Remember what the Bible says about those who are lost, that they are living in the passions of the flesh and are carrying out the desires of their sin nature (see Ephesians 2.1-3). Our lost friends are truly not able to see that they are sinners separated from God and that their sin will one day keep them out of the presence of a holy God for all of eternity. In their mind, sin is the “fun stuff down here.” They do not see that sin is rebellion against the King of Kings. They do not see that sin is transgressing the boundary lines of the Lord of Lords. They do not see that sin is perverting the designs of the Creator. And they will not be able to see that until the Spirit of God convicts them of their sin.

Why do you pray for your lost friends? Because your lost friends will never be able to confess and repent of their sins unless the Spirit convicts them. Without the conviction of the Spirit, sin is nothing more than something we toss a $20 in the offering plate for “all the fun I am gonna have today.”

We should also look at Acts 11.18 and 2 Timothy 2.25. In Acts 11, Peter is retelling the story of how Cornelius came to faith in Christ. The Jews listening to Peter were quite astonished that the Gentiles were turning to Christ. But after hearing Peter’s story, they said,

When they heard these things they fell silent. And they glorified God, saying, “Then to the Gentiles also God has granted repentance that leads to life.” (Acts 11.18 ESV)

As we let those words linger in our mind, listen to what Paul wrote to young Timothy,

And the Lord’s servant must not be quarrelsome but kind to everyone, able to teach, patiently enduring evil, correcting his opponents with gentleness. God may perhaps grant them repentance leading to a knowledge of the truth, and they may come to their senses and escape from the snare of the devil, after being captured by him to do his will. (2 Timothy 2:24-26 ESV)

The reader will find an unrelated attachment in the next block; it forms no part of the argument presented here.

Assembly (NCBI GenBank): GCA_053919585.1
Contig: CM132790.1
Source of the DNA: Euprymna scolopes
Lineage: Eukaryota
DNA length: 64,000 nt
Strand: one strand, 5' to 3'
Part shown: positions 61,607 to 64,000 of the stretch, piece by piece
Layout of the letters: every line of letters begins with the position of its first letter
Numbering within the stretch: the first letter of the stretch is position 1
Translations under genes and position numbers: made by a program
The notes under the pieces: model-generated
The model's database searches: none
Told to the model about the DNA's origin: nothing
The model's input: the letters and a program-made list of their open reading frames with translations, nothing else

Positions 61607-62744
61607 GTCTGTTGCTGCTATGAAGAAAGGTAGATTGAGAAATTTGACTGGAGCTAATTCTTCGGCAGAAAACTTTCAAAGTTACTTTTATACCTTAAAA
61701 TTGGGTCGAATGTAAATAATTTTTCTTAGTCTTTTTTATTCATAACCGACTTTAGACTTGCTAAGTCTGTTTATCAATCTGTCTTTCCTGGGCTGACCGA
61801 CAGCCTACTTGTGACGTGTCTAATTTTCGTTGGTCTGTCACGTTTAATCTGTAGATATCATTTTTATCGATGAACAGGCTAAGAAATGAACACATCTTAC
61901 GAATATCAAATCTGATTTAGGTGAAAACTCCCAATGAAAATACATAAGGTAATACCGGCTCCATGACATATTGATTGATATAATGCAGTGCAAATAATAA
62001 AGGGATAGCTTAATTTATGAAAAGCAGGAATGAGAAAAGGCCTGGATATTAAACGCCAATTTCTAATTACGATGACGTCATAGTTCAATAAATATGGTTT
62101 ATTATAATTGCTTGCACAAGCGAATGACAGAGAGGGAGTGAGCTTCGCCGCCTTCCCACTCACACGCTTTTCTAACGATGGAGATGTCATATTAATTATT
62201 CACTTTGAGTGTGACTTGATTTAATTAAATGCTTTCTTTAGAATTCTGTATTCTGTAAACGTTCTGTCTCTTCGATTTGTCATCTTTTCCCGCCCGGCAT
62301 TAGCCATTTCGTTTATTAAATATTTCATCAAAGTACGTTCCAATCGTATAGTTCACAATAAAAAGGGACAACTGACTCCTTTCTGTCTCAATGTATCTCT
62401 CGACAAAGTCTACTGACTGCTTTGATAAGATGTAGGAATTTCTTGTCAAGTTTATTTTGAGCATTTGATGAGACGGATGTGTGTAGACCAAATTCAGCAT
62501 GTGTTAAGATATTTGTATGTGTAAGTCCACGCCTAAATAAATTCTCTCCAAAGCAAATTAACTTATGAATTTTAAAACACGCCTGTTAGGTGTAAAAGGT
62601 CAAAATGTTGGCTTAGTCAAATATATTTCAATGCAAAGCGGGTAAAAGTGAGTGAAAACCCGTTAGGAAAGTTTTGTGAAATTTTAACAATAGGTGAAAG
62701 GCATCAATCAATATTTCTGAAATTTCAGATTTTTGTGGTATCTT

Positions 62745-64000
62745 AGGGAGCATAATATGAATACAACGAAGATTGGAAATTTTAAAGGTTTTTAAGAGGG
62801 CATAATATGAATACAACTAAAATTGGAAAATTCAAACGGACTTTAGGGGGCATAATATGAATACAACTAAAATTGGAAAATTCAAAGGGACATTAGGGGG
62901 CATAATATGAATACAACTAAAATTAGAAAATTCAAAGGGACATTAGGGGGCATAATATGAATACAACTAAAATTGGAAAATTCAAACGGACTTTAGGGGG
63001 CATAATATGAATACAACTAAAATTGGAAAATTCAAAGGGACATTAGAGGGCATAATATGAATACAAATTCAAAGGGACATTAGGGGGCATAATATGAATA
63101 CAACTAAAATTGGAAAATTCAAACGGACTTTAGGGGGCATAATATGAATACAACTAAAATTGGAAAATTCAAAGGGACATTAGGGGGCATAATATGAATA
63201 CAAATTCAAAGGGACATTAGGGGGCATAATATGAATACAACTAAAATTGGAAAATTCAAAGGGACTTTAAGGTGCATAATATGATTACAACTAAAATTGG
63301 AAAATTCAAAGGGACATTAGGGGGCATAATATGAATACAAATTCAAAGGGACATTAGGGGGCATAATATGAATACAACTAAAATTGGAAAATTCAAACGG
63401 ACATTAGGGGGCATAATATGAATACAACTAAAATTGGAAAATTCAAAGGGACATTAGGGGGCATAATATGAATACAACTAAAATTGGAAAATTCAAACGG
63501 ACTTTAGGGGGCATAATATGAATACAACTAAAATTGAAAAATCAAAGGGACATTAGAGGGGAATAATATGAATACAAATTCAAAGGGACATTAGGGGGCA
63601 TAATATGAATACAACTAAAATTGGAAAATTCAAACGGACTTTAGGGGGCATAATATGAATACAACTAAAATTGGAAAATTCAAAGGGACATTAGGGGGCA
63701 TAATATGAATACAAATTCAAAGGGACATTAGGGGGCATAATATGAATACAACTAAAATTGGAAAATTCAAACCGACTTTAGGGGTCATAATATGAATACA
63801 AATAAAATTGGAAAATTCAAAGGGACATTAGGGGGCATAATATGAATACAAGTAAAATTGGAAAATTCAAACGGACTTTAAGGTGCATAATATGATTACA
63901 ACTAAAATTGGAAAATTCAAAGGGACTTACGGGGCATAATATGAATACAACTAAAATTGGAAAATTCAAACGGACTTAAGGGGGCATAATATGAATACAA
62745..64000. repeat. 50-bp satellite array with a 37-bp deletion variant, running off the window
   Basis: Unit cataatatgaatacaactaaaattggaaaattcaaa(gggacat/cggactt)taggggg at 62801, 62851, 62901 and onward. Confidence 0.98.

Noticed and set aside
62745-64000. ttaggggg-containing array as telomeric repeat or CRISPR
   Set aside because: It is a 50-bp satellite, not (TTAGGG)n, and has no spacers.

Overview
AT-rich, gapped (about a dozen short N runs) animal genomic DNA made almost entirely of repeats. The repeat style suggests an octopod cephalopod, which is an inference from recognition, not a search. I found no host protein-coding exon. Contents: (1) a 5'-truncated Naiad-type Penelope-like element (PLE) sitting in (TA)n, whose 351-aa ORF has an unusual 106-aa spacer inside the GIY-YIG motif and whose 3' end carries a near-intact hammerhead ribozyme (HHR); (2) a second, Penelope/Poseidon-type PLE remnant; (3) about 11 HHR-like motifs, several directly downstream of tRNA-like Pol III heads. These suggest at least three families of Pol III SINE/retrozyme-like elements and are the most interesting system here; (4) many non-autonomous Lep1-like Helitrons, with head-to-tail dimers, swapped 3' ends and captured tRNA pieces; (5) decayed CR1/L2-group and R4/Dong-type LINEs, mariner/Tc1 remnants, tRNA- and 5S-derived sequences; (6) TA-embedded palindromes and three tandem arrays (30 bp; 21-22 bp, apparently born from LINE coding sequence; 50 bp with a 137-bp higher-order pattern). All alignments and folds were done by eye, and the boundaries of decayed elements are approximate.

Both verses speak to “God granting repentance.” And while that may be a mouthful for us to chew on, it does speak to the ministry of the Spirit, convicting sinners of their sin so that they might be able to confess and repent.

This is why we pray for our lost friends. Without God work in their life, they are not able to see their sinfulness and repent of their sins and so be saved.

Acts 26.18 and 2 Corinthians 4

The third reason we need to pray for our lost friends is found in both Acts 26 and 2 Corinthians 4. In Acts 26, Paul was retelling the story of his experience on the Road to Damascus where Jesus appeared to him and called him to believe in Christ, as well as to become a missionary for the gospel. As he retold that story to King Agrippa, he said,

And I said, ‘Who are you, Lord?’ And the Lord said, ‘I am Jesus whom you are persecuting. But rise and stand upon your feet, for I have appeared to you for this purpose, to appoint you as a servant and witness to the things in which you have seen me and to those in which I will appear to you, delivering you from your people and from the Gentiles—to whom I am sending you to open their eyes, so that they may turn from darkness to light and from the power of Satan to God, that they may receive forgiveness of sins and a place among those who are sanctified by faith in me.’ (Acts 26:15-18 ESV)

Paul’s missionary mandate was to “open their eyes so that they may turn from darkness to light and from the power of Satan to God.” Paul remembered that calling very well, and it became the foundation of his understanding of evangelism. To the church in Corinth, he wrote,

And even if our gospel is veiled, it is veiled only to those who are perishing. In their case the god of this world has blinded the minds of the unbelievers, to keep them from seeing the light of the gospel of the glory of Christ, who is the image of God. For what we proclaim is not ourselves, but Jesus Christ as Lord, with ourselves as your servants for Jesus’ sake. For God, who said, “Let light shine out of darkness,” has shone in our hearts to give the light of the knowledge of the glory of God in the face of Jesus Christ. (2 Corinthians 4:3-6 ESV)